• We're delighted to be featured in the Times Best Law Firms 2019 guide under personal injury and clinical negligence
  • Lesley Herbertson has settled a complex cerebral palsy claim for £10.6 million
  • Gary Herbert achieved total compensation for brain injured clients of more than £16.5m in June 2018
  • Potter Rees Dolan were on the Legal 500 Awards 2018 insurance shortlist for the North West
  • Helen Dolan, specialist catastrophic medical negligence lawyer, recovered compensation in excess of £45million for clients with a brain injury (including cerebral palsy) in 2016 and 2017
  • Hugh Potter secured a settlement figure of just under £13 million thanks to change in discount rate
  • Rachel Rees, expert personal injury lawyer, recovered over £15 million in compensation for clients with a brain injury last year
  • We secured an interim payment of £2.1 million for 20 year old with cerebral palsy to purchase a permanent home - official judgment to follow shortly
  • Jeanne Evans secured an interim payment of £1.5 million to provide accommodation suitable for our client and her young family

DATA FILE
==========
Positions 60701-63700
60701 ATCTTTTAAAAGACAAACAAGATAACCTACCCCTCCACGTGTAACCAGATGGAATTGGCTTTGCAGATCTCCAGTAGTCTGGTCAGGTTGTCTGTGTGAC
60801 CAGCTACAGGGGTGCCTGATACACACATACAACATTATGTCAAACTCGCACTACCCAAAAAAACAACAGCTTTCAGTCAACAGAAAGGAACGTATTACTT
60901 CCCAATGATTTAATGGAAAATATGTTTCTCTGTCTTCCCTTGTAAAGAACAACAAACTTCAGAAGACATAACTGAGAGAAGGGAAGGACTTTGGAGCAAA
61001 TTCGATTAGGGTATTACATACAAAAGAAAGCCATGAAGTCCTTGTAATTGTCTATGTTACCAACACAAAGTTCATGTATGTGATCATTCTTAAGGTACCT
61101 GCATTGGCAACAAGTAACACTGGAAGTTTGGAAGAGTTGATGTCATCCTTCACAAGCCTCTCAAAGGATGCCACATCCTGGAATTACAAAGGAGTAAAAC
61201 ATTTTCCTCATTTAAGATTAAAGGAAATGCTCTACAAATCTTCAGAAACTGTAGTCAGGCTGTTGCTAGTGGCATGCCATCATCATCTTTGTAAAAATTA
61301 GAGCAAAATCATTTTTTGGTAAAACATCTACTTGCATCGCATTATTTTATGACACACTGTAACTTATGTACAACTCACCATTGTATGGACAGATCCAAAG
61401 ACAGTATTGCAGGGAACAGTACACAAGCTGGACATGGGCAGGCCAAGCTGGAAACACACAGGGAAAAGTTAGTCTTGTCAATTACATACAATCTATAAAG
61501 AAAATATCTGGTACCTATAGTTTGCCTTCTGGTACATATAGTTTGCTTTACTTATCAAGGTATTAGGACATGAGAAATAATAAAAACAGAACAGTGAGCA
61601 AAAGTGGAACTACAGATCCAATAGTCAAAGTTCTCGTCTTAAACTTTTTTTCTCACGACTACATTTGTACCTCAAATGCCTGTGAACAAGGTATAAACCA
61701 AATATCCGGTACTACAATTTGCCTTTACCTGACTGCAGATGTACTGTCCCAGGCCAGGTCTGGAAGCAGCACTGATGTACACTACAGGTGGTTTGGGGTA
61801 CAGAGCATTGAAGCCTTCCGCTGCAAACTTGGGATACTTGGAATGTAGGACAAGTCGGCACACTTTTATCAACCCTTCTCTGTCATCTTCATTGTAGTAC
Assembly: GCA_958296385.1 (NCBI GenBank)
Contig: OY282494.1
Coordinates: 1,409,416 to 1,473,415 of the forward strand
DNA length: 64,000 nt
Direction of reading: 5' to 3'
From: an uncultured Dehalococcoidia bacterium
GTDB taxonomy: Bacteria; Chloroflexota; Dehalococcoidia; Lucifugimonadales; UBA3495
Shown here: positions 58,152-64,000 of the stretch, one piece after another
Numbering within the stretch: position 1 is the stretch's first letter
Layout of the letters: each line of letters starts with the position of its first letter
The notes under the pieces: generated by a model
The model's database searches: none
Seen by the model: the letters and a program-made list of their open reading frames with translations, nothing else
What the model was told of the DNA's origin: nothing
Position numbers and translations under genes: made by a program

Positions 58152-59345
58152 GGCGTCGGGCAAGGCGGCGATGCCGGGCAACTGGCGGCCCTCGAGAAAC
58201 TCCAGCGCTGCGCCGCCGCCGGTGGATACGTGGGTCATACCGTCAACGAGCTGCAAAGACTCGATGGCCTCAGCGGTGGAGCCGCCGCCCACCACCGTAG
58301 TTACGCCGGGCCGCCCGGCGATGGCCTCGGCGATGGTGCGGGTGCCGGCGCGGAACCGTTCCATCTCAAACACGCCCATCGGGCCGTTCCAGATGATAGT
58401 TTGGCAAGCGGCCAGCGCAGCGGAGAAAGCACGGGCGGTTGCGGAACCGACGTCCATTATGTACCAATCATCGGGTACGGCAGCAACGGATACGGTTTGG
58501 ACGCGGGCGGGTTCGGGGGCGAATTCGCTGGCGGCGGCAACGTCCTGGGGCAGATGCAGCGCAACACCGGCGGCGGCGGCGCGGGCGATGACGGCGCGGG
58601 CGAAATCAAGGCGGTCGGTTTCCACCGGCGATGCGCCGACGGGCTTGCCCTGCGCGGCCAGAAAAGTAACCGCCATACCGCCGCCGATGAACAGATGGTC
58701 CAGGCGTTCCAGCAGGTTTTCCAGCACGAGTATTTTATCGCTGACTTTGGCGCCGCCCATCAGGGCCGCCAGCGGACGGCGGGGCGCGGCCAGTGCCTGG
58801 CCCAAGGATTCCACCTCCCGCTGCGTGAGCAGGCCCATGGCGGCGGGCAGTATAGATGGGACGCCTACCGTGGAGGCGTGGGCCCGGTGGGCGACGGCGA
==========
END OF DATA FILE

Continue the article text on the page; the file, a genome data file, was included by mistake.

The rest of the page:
University student awarded over £1million after being hit by car

Amy was 19 years old and studying at Manchester University when she was knocked over in 2007 suffering a brain injury.

She received a severe injury to her brain and needed to have a large part of her skull replaced. She also fractured her pelvis and left clavicle but she made a good physical recovery.

As a result of her brain injury, Amy has suffered dizziness and profound fatigue and loss of her ability to remember accurately and process information. She has damage to her vocal cords and developed epilepsy.

Amy’s personality changed after the accident. She became short-tempered, aggressive and, for quite long periods, dependent upon alcohol.

Amy was unable to complete her degree or work full time. She receives support from a case manager, a ’buddy’ and a psychologist funded by her claim for compensation which settled for over £1 million in 2014.

Hugh Potter acted for Amy and commented:

Amy was a very bright outgoing undergraduate with a real talent for languages. She had her very promising life before her. Unhappily her accident robbed her of that.

What made matters worse was that many assumed she was fine after she had recovered from her physical injuries and so dismissed her other ‘hidden’ and substantial disabilities. That she still battled so hard and made such good progress despite all of this is to her great credit.


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